Music News

Musuji Spent Fourteen Hours In the Snow for a Perfect Music Video

Musuji
Musuji Jesse Hassler
Musuji produced its fourth release and second full-length album, Blanket Statement, during the pandemic lockdowns, so the members had to record their respective parts alone and email them to one another. (The album is now available on all major streaming services.)

In spite of the isolated creative process, the band, which has previously been called "Rage Against the Machine with a sense of humor" and is known for its manic stage presence, delivered its most mature work yet. Blanket Statement showcases a sonic progression that still remains true to Musuji's signature, unhinged sound.

Vocalist Arnie Blomquist, drummer Lucas Strickland, bassist Thom Whitney, saxophonist Ryan Eschenbach and guitarist Michael Zucker are happy with how it turned out. However, they found that being separated from one another during the production robbed them of a band tradition – the “high-five half hug” that has long allowed Musuji to celebrate when a take goes well and commiserate when one goes poorly. Whitney explains that the bandmates create a circle and "high-five both people on either side, and you hug the people on your sides.”


In years past, whenever a member of Musuji performed a particularly excellent take, someone else would yell out “High-five half hug!” Of course, takes don’t always go well, and some can go completely off the rails. Musuji has a solution for that, too.

“If somebody did something wrong, you’d go slap them in the face and be like, ‘Get focused!’ But it was a positive thing,” Whitney says. “This time around, there was none of that. It was literally, ‘Well I’m going to literally sit and wait until Arnie sends his stems.’” He’s quick to add that the bandmates have known each other for years, are friends and love each other, so any playful studio violence is always done in the spirit of camaraderie and never mean-spirited.

Zucker, a prolific solo artist in his own right and the newest addition to Musuji, produced the album. He says that in spite of the isolation, the band was able to record a ton of tracks, something they wouldn’t be able to do when paying for studio time. “We really focused on making a lot of tracks on our own and a lot of good tracks,” he says. “These guys sent me just a metric ton of performances that I combed through and edited and mixed. I’d say that was one of the silver linings.”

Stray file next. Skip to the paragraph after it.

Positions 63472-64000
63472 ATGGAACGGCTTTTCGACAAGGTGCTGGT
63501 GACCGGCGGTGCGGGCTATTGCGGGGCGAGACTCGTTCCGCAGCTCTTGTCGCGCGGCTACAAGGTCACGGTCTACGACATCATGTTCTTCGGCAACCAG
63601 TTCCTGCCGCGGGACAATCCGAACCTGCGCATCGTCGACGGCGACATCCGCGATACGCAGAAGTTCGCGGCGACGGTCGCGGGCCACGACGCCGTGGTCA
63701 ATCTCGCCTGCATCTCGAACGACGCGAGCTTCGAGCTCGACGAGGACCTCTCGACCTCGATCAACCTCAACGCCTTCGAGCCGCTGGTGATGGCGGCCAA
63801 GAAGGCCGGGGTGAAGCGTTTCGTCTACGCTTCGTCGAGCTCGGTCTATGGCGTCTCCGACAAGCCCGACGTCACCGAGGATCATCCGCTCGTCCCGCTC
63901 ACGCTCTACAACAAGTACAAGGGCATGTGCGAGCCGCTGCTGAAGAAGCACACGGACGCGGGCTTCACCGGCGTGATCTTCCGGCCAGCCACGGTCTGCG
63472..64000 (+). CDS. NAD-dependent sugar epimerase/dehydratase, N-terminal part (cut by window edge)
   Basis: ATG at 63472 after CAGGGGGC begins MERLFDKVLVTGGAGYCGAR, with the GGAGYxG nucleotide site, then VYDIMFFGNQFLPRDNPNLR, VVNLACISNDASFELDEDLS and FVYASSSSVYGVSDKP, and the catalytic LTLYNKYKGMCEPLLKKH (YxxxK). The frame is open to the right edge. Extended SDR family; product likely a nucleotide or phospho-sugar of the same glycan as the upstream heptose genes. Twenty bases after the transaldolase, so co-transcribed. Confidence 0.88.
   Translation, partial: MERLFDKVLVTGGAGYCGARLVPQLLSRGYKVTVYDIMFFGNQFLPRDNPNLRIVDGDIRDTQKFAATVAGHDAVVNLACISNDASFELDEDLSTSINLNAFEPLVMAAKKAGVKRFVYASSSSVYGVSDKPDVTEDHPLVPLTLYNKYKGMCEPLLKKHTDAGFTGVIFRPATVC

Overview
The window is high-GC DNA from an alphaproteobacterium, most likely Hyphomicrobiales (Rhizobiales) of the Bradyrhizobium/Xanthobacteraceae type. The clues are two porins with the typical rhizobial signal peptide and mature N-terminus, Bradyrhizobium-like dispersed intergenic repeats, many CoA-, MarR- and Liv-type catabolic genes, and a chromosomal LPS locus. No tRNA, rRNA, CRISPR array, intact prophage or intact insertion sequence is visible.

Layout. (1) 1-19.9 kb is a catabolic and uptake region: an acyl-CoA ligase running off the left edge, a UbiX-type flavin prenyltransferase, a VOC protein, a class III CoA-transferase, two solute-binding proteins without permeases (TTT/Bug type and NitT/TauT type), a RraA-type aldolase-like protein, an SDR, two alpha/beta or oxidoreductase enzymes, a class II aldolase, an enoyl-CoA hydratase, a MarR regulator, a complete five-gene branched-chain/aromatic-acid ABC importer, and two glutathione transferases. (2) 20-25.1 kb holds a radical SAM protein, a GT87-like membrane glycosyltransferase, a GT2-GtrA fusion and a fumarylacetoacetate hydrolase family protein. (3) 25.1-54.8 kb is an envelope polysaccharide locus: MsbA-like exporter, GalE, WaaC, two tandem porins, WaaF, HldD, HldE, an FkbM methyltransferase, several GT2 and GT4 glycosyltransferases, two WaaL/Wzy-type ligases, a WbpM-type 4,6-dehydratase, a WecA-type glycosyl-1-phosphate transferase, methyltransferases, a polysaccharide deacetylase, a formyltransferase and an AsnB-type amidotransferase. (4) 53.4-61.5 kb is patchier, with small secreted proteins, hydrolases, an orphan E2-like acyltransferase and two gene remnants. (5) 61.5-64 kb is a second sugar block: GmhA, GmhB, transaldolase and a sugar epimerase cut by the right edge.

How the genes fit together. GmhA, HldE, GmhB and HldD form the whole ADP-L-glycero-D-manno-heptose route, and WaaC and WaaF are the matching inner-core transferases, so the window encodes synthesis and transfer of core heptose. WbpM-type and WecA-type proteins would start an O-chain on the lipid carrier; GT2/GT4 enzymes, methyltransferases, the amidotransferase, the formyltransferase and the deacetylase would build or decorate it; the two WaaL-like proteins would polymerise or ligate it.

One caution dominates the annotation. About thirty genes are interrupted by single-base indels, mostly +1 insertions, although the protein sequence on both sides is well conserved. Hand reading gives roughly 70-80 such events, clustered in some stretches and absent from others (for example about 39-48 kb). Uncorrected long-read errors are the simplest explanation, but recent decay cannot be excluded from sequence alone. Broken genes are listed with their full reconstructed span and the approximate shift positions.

Whitney considers Musuji a hardworking band, which made the process easier for the members, as well. Strickland tracked drums for twelve hours in one sitting during the making of the band’s debut full-length, Chauncey the Wizard Wagon, before heading off that night to play a show. The members have raised cash for touring by shoveling snow off driveways, doing landscaping work, clearing crawl spaces and taking on plenty of other odd jobs off Craigslist. “We charged not anywhere near enough,” Whitney remarks. “But we didn’t get any handouts, for sure.”

The recording process and its emotional impact is lyrically addressed by Blomquist in “Electric Feels,” a song the band also filmed a video for. The music video was directed by Eschenbach, with cinematography and projection work by Tom Ludlow and Mike Dusman. The band shot some scenes at a studio, but also trekked through snowy mountains near Fairplay in early March, not the most hospitable climate for video-making.

“We almost got frostbite, especially me,” Zucker says. “Everybody at the end of the night would get back in our car, and our feet are like ice blocks from hiking seven or eight miles in sometimes waist-deep snow just to get the shots. It was crazy.”

“We would have to do shot after shot,” Whitney recalls. “Our hands were freezing, and we had gear freezing and locking up on us. I’m just glad we didn't have to bring our guitars up there, because we probably would have ruined them.”

The band spent fourteen hours in the snow that day. It’s definitely evidence of a strong work ethic, or a band with no regard for its own safety. You decide. Whitney is philosophical about the One Day in the Life of Ivan Denisovich-esque working conditions on the shoot.

“You remember that Life cereal commercial when they're like, ‘He likes it?’” Whitney asks. “We’ve kind of taken that ‘We play what we want’ mentality. It’s great when you get to play what you want with the people you want to play it with.”

Blanket Statement is now available to stream and can be purchased on bandcamp.com.
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